The solution is to invest somewhere at the midpoint between active and passive funds management. You will be invested in Smart Beta funds which is a way of investing that sits between active and passive funds management. Most QROPS providers cannot provide this option. At Lyfords, we can explain which QROPS will be best for you.
The best performing funds would have most of your pension funds invested in equities (shares). Usually, share markets perform better than term deposits and fixed interest, but investment markets have regular ups and downs. In the long-term, you can expect to get the best returns if you are invested 98% in world share markets. Would the risk of losing 50% of your capital in less than a month, or a week, be a concern to you? Even if you knew the theory that the market would bounce back, could you sleep?
Consider the Global Financial Crisis in 2008, when US equities dropped by 50% almost overnight. For those who remained invested, their funds recovered and over the next few years there was strong growth.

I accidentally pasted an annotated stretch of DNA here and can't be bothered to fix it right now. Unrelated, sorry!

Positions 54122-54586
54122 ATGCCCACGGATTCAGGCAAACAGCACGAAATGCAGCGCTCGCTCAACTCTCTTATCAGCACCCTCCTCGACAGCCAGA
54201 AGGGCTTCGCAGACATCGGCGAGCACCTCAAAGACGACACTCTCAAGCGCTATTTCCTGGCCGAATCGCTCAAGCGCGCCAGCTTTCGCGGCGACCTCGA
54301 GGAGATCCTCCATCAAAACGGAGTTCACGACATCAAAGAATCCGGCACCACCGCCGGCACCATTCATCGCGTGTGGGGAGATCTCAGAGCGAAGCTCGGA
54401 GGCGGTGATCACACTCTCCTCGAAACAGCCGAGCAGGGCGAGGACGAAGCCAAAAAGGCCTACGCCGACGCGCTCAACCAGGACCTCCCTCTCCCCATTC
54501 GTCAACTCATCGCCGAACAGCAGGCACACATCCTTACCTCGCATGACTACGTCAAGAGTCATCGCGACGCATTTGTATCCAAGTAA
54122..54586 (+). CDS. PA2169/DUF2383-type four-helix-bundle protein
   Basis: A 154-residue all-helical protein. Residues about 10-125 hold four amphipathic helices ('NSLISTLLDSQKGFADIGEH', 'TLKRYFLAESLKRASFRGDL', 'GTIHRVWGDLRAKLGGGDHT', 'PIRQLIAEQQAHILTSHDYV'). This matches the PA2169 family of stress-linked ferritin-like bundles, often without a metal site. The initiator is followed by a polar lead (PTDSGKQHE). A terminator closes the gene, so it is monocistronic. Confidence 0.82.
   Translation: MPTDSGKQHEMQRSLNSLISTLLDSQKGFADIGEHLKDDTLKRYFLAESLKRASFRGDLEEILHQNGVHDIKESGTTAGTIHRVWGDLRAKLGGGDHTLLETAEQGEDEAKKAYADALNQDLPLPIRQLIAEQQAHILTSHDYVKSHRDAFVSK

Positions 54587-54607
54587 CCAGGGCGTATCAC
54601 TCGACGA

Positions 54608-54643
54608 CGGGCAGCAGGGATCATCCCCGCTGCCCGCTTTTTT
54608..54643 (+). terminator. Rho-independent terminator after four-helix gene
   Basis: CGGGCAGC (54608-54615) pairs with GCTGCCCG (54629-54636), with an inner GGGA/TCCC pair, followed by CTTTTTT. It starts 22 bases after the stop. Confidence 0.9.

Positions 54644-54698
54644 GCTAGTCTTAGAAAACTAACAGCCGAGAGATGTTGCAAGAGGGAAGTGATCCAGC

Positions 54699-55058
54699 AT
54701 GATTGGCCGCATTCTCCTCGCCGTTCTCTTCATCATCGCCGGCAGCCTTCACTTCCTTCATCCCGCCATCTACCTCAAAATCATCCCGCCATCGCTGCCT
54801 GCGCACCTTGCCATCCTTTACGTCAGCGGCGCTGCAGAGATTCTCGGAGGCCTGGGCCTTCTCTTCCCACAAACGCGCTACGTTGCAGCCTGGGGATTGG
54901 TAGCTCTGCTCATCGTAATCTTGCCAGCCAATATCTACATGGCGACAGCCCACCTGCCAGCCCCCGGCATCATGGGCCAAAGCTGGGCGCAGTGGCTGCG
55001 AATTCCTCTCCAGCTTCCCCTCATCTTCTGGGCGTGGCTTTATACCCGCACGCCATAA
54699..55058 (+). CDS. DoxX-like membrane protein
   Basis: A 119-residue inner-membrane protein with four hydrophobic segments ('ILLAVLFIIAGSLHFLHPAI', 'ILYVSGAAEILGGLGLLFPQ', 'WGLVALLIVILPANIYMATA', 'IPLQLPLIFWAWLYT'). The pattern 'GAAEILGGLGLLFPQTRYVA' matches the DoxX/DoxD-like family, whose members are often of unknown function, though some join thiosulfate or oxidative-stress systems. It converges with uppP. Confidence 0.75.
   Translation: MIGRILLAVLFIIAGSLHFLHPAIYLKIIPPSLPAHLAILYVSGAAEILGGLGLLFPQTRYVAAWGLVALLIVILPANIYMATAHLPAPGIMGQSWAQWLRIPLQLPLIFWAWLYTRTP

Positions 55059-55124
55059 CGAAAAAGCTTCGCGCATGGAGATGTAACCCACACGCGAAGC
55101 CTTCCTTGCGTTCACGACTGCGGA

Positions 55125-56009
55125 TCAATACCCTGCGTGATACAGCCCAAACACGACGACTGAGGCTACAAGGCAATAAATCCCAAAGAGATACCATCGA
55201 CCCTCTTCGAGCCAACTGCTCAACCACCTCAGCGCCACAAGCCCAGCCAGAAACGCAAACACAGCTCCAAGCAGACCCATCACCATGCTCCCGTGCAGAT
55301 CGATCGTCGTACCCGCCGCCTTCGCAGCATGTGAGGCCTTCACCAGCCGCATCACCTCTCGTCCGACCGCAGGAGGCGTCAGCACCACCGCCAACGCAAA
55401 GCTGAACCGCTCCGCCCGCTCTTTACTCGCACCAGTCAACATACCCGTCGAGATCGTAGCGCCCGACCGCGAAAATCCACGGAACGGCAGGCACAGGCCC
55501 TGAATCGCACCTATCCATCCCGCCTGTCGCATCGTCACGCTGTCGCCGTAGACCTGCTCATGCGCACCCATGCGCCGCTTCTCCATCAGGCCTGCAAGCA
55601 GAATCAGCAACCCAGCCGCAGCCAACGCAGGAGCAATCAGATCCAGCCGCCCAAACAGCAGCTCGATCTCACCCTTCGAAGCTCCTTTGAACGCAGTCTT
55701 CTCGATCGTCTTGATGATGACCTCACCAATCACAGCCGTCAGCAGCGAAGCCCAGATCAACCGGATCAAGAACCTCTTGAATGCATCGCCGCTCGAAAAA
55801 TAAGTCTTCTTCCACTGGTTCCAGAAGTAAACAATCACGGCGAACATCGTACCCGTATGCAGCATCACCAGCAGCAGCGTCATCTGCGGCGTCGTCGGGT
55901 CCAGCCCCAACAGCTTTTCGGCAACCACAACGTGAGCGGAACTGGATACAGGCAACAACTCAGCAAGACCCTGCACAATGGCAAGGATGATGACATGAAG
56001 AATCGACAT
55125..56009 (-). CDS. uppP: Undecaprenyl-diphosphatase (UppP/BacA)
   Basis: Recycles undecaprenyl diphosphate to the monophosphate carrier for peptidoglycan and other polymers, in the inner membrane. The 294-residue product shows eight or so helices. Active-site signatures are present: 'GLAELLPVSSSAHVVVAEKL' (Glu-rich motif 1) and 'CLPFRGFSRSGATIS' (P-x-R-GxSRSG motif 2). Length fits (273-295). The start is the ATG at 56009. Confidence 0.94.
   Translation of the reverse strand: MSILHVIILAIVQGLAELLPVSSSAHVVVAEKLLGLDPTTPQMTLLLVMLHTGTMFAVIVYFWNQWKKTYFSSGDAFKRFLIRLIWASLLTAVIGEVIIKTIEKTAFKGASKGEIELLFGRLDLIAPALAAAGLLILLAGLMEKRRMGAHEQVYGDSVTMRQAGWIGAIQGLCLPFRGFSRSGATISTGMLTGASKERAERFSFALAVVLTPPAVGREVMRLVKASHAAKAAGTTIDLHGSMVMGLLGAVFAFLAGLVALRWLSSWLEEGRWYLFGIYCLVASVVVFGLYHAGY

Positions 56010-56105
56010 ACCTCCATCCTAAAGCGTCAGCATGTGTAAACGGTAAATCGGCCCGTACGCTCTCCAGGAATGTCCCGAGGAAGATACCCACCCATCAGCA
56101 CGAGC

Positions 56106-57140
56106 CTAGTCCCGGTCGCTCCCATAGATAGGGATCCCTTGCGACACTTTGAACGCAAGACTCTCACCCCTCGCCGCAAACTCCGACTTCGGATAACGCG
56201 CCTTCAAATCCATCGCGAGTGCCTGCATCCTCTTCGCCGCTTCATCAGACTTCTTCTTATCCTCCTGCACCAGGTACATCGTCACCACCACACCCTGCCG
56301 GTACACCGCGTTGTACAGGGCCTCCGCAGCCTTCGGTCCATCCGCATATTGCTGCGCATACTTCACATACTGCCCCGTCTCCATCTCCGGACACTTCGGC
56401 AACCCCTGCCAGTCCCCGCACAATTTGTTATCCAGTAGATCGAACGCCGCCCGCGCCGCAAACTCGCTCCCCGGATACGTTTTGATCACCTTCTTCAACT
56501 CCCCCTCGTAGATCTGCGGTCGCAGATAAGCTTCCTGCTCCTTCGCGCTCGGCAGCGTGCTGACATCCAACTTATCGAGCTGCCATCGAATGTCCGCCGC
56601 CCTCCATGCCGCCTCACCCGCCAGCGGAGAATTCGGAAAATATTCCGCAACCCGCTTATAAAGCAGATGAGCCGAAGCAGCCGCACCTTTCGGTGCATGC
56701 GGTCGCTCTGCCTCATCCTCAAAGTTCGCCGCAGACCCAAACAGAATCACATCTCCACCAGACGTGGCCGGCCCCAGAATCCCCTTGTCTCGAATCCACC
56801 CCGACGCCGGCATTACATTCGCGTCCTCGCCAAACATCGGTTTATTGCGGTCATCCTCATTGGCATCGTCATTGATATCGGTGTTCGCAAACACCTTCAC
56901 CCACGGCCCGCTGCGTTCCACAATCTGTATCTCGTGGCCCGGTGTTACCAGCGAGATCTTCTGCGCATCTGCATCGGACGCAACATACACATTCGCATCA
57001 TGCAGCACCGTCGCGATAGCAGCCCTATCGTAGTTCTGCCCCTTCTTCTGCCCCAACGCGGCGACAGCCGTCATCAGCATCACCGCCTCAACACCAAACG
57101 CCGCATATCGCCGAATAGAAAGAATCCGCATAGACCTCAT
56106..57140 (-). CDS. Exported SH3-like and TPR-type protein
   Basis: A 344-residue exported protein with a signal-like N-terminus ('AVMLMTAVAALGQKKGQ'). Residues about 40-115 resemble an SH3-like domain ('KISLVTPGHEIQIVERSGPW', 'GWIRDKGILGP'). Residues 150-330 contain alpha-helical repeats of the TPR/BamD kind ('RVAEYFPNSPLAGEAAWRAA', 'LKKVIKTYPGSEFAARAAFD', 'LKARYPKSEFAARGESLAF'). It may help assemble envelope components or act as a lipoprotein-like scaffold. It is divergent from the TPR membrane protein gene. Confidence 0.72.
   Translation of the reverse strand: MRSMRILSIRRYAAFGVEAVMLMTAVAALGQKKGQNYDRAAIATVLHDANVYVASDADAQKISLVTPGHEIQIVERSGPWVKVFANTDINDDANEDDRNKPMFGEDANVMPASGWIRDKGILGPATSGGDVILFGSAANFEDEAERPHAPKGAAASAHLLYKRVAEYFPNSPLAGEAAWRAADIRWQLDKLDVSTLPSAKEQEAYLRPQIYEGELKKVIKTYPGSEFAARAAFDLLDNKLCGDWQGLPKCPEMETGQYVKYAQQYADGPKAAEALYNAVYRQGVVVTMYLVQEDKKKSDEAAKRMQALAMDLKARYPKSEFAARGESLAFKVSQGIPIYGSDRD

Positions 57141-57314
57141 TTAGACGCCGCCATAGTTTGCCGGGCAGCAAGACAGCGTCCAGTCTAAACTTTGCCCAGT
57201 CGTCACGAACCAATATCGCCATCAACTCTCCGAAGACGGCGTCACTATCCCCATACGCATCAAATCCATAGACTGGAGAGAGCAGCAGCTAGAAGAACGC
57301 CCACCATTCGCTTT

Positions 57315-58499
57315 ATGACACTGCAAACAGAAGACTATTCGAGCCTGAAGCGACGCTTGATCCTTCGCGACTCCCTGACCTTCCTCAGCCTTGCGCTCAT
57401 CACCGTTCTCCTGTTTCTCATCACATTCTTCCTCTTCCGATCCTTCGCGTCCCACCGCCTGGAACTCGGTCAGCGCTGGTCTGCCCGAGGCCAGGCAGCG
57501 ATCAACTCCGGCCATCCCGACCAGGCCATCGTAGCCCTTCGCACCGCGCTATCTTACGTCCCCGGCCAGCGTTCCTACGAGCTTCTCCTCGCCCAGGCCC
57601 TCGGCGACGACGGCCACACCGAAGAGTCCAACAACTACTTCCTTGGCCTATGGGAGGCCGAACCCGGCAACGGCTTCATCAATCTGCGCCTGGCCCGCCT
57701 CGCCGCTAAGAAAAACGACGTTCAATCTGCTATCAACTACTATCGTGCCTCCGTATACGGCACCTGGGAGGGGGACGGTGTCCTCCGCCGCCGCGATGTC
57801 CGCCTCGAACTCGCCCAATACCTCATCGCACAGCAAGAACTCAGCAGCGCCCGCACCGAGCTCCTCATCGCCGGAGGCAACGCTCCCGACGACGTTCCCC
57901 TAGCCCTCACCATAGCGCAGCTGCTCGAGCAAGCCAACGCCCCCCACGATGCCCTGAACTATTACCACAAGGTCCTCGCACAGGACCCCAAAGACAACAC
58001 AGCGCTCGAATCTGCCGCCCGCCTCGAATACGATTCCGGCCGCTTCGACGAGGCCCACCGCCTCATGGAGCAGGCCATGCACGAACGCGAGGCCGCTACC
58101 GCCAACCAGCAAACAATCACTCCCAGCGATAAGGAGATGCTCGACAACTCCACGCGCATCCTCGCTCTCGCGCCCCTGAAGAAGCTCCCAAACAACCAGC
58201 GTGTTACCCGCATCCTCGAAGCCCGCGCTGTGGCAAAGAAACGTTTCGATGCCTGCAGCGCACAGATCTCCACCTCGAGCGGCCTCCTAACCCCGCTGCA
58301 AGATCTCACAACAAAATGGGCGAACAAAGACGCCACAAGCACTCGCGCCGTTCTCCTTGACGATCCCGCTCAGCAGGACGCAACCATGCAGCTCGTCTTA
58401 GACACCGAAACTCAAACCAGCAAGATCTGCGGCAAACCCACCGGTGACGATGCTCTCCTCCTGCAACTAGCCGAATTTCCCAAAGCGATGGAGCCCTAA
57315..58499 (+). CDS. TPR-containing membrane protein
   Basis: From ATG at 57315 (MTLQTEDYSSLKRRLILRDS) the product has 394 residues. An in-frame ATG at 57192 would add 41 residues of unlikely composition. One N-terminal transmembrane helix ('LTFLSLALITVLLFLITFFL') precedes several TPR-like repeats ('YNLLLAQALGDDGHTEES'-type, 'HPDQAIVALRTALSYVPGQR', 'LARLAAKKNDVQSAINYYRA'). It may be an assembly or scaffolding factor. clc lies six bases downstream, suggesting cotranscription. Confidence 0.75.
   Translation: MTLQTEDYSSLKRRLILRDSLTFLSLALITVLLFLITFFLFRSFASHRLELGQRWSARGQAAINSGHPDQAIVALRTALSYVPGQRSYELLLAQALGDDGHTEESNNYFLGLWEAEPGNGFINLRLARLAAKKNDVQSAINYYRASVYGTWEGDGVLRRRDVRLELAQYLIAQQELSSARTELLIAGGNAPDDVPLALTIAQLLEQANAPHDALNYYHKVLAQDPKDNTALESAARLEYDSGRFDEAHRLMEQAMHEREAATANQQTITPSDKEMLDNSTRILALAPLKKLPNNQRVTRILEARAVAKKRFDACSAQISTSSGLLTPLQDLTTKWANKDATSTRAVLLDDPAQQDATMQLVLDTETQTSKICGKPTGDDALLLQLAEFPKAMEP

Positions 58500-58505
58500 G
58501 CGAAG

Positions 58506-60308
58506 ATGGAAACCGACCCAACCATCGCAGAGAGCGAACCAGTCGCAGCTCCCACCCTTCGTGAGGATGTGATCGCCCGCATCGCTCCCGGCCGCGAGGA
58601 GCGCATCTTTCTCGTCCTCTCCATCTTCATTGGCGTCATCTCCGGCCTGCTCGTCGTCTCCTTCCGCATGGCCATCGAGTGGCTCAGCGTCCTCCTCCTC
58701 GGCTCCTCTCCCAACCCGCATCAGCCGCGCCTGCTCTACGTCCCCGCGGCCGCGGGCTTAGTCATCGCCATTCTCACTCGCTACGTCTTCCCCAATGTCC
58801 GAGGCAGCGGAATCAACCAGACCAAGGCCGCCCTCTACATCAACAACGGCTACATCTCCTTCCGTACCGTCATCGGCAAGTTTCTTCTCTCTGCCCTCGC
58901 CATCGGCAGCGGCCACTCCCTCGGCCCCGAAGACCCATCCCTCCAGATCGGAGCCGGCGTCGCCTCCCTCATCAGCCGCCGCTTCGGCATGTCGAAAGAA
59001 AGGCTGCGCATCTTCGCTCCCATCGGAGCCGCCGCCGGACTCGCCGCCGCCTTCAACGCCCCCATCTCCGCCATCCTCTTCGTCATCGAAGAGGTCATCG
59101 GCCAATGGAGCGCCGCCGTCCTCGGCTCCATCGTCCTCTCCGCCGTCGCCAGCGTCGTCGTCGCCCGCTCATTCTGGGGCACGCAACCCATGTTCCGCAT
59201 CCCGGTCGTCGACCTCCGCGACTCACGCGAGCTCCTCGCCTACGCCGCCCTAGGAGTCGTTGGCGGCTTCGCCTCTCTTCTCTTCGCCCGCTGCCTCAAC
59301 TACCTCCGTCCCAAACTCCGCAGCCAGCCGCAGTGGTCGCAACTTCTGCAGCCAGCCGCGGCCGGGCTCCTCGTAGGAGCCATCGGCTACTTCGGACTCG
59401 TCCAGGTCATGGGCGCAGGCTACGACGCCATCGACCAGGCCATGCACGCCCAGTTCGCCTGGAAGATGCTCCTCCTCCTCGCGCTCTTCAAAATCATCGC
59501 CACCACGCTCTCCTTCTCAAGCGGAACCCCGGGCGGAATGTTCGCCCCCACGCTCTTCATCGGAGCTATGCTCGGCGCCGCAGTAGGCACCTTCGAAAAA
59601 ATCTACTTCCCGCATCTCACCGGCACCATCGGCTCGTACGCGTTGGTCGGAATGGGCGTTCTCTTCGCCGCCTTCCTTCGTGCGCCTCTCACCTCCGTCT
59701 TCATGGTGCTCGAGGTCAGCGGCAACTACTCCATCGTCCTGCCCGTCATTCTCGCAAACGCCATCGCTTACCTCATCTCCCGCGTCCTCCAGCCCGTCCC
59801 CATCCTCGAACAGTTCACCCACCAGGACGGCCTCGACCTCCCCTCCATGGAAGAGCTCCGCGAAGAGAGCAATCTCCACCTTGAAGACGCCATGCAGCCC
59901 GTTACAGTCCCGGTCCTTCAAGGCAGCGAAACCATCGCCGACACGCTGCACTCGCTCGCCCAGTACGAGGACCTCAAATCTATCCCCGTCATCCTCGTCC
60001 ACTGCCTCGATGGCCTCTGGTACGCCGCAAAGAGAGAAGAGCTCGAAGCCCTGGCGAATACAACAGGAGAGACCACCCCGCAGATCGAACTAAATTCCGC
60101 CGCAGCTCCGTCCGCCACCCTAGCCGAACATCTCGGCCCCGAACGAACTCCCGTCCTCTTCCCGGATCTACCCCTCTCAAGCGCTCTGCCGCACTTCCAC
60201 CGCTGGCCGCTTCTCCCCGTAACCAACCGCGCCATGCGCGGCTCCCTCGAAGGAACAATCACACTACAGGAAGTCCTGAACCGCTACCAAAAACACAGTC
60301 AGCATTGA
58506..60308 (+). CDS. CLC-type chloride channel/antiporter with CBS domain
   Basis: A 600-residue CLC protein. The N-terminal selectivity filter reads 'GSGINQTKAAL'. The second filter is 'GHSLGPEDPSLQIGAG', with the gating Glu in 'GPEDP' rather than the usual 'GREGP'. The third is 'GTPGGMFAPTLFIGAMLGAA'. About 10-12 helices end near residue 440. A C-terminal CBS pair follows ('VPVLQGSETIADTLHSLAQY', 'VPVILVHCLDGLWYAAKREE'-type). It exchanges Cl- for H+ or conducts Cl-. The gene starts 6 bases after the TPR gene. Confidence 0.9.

Those investors continued to get ‘the best’ returns compared to investments that had more of their money invested safely. For those who panicked and cashed out of their shares, they consolidated their losses and enabled another investor to make great gains.
An investment market is a zero sum game. When one investor sells for a low price, accepting their losses; another will buy, celebrating a great gain. It’s just like investing in real estate: sometimes someone will sell a property in a hurry at the wrong time. Another will seize the opportunity to buy at a sale price.